\displaystyle \log |e^{i\theta} - \zeta| = \text{Re }-\frac{\zeta}{e^{i\theta}} + O(|\zeta|^2)


\displaystyle \log |e^{i\theta} - \zeta| + \text{Re } \frac{\zeta}{e^{i\theta}} = O(|\zeta|^2)

and hence

\displaystyle \int_{\partial D(0, 1) \setminus I} \varphi(e^{i\theta}) (\log |e^{i\theta} - \zeta| + \text{Re } e^{-i\theta}\zeta) ~dm(e^{i\theta}) = O(\delta|\zeta|^2).

We combine these into the unified estimate

\displaystyle \int_{\partial D(0, 1) \setminus I} \varphi(e^{i\theta}) (\log |e^{i\theta} - \zeta| + \text{Re } e^{-i\theta}\zeta) ~dm(e^{i\theta}) = O(\delta^{1/2}|\zeta|^2)

valid for all {|\zeta| \leq 1}, hence almost surely. Taking expected values we get

\displaystyle \int_{\partial D(0, 1) \setminus I} \varphi(e^{i\theta})U_\zeta(e^{i\theta}) + \varphi(e^{i\theta}) \text{Re }e^{-i\theta}\mu ~dm(e^{i\theta}) = O(\delta^{1/2}(|\mu|^2 + \sigma^2)) + o(\sigma^2) + o(1)^n.

In the last lemma we bounded {|\mu|} so we can absorb all the terms with {\mu} in them to get

\displaystyle \int_{\partial D(0, 1) \setminus I} \varphi(e^{i\theta})U_\zeta(e^{i\theta}) ~dm(e^{i\theta}) = O(\delta^{1/2}\sigma^2) + o(\sigma^2) + o(1)^n.

We also have

\displaystyle \int_{\partial D(0, 1) \setminus I} \varphi ~dm = O(\delta)

(here Tao refers to a mysterious undefined measure {\sigma} but I’m pretty sure he means {m}). Putting these integrals together with the integrals over {I},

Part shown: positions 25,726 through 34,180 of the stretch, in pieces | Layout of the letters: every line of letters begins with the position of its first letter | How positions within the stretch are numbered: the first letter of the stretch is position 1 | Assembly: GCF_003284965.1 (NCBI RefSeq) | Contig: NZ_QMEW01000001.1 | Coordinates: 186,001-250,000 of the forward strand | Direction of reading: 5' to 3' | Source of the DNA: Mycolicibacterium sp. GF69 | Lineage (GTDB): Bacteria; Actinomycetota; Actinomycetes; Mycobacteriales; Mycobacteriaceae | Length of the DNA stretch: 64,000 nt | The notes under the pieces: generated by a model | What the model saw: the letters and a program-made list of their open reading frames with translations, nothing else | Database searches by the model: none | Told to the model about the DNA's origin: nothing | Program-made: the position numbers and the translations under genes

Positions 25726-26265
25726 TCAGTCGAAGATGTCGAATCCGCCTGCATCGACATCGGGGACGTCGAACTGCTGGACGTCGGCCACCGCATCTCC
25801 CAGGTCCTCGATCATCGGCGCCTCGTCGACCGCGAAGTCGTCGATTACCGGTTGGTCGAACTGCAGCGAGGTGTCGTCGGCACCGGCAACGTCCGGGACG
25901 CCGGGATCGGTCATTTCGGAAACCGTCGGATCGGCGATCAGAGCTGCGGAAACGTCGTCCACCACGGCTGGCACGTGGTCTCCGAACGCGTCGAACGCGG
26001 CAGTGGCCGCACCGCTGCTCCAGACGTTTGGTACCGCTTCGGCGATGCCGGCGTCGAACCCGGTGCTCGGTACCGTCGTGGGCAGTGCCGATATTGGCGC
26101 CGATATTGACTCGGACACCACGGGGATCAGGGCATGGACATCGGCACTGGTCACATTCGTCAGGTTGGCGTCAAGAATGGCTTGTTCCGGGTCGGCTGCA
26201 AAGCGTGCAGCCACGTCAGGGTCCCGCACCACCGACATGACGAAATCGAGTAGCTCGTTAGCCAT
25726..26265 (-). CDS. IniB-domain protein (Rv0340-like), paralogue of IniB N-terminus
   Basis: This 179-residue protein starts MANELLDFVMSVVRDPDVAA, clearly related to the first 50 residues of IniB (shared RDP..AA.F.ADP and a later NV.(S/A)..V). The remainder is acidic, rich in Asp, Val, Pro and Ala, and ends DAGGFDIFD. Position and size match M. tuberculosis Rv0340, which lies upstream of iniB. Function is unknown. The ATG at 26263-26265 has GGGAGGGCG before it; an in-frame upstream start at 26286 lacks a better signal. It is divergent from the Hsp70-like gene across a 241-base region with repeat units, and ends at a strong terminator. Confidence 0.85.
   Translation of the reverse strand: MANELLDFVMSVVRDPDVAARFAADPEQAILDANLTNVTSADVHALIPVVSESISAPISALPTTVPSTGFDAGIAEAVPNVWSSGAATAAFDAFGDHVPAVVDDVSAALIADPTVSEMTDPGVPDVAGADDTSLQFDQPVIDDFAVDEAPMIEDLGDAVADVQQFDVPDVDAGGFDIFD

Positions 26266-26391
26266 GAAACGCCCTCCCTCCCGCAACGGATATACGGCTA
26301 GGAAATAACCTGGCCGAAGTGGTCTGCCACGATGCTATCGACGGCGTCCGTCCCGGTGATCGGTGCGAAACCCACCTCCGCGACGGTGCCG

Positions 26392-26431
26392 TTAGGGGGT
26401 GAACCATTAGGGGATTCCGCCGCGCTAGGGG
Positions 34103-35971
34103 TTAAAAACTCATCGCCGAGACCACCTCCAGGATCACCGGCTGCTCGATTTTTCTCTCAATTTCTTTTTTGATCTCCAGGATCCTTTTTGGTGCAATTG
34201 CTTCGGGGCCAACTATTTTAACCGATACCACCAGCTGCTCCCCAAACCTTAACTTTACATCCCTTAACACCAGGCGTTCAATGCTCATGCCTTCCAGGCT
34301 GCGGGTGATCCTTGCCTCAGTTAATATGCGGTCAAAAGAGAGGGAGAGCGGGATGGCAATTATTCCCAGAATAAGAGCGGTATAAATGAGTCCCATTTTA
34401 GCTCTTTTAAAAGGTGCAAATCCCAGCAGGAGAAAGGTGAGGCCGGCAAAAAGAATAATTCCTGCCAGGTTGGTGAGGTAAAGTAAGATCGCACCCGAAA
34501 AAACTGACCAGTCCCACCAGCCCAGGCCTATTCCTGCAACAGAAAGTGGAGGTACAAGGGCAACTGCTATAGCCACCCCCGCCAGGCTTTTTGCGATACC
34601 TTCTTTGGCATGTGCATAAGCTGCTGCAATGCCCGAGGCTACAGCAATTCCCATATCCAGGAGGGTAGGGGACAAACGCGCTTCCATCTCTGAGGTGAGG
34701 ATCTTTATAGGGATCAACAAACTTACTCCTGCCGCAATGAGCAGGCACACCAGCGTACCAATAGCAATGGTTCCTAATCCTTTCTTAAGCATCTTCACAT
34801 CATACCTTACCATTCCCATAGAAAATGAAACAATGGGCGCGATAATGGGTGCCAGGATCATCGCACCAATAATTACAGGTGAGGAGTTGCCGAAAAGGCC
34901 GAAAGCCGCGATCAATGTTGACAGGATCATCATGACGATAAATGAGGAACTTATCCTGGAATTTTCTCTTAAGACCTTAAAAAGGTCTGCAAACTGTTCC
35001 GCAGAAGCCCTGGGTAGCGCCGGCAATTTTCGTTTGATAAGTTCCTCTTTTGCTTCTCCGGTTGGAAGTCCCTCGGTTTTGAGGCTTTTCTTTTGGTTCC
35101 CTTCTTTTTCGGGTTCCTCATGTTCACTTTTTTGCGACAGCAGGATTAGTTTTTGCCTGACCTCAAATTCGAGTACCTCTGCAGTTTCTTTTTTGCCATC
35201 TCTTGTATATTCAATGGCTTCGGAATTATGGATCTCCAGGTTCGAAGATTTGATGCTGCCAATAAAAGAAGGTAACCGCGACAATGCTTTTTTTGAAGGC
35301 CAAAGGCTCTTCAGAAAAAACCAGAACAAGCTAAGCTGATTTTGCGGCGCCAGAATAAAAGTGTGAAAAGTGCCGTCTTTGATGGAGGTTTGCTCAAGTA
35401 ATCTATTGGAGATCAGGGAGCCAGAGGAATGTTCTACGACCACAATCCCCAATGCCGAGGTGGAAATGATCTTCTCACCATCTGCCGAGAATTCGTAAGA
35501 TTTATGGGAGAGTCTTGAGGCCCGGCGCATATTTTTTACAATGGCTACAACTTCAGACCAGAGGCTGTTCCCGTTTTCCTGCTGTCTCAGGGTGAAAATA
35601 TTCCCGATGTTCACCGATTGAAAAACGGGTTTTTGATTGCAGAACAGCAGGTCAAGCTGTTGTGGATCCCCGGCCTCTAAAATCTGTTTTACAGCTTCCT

\displaystyle \ U_\zeta(a)int_{\partial D(0, 1)} \varphi ~dm - \int_{\partial D(0, 1)} \varphi(e^{i\theta}) U_\zeta(e^{i\theta}) ~dm(e^{i\theta}) \geq -O(\delta^{1/2}\sigma^2) - o(\sigma^2) - o(1)^n.

By underspill we can delete {\delta}, thus

\displaystyle  U_\zeta(a)\int_{\partial D(0, 1)} \varphi ~dm - \int_{\partial D(0, 1)} \varphi(e^{i\theta}) U_\zeta(e^{i\theta}) ~dm(e^{i\theta}) \geq - o(\sigma^2) - o(1)^n.

We now consider the specific case {\varphi = 1}. Then

\displaystyle U_\zeta(a) - \int_{\partial D(0, 1)} U_\zeta ~dm \geq -o(\sigma^2) - o(1)^n.

Now Tao claims and doesn’t prove

\displaystyle \int_{\partial D(0, 1)} U_\zeta ~dm = 0.

To see this, we expand as

\displaystyle \int_{\partial D(0, 1)} U_\zeta ~dm = -\mathbf E \frac{1}{2\pi} \int_0^{2\pi} \log|\zeta - e^{i\theta}| ~d\theta

using Fubini’s theorem. Now we use Jensen’s formula with {g(z) = \zeta - z}, which has a zero exactly at {\zeta}. This seems problematic if {\zeta = 0}, but we can condition on {|\zeta| > 0}. Indeed, if {\zeta = 0} then we have

\displaystyle  \int_0^{2\pi} \log|\zeta - e^{i\theta}| ~d\theta = \int_0^{2\pi} \log 1 ~d\theta = 0

which already gives us what we want. Anyways, if {|\zeta| > 0}, then by Jensen’s formula,

\displaystyle \frac{1}{2\pi} \int_0^{2\pi} \log|\zeta - e^{i\theta}| ~d\theta = \log |\zeta| - \log |\zeta| = 0.

So that’s how it is. Thus we have

\displaystyle -U_\zeta(a) \leq o(\sigma^2) + o(1)^n.

Since {|a - \zeta| \geq 1}, {\log |a - \zeta| \geq 0}, so the same is true of its expected value {-U_\zeta(a)}. This gives the desired bound

\displaystyle U_\zeta(a) = o(\sigma^2) + o(1)^n.

We can use that bound to discard {U_\zeta(a)} from the average

\displaystyle  U_\zeta(a)\int_{\partial D(0, 1)} \varphi ~dm - \int_{\partial D(0, 1)} \varphi(e^{i\theta}) U_\zeta(e^{i\theta}) ~dm(e^{i\theta}) \geq - o(\sigma^2) - o(1)^n,


\displaystyle \int_{\partial D(0, 1)} \varphi(e^{i\theta}) U_\zeta(e^{i\theta}) ~dm(e^{i\theta})= o(\sigma^2) + o(1)^n.

Repeating the Jensen’s formula argument from above we see that we can replace {\varphi} with {\varphi - k} for any {k \geq 0}. So this holds even if {\varphi} is not necessarily nonnegative. \Box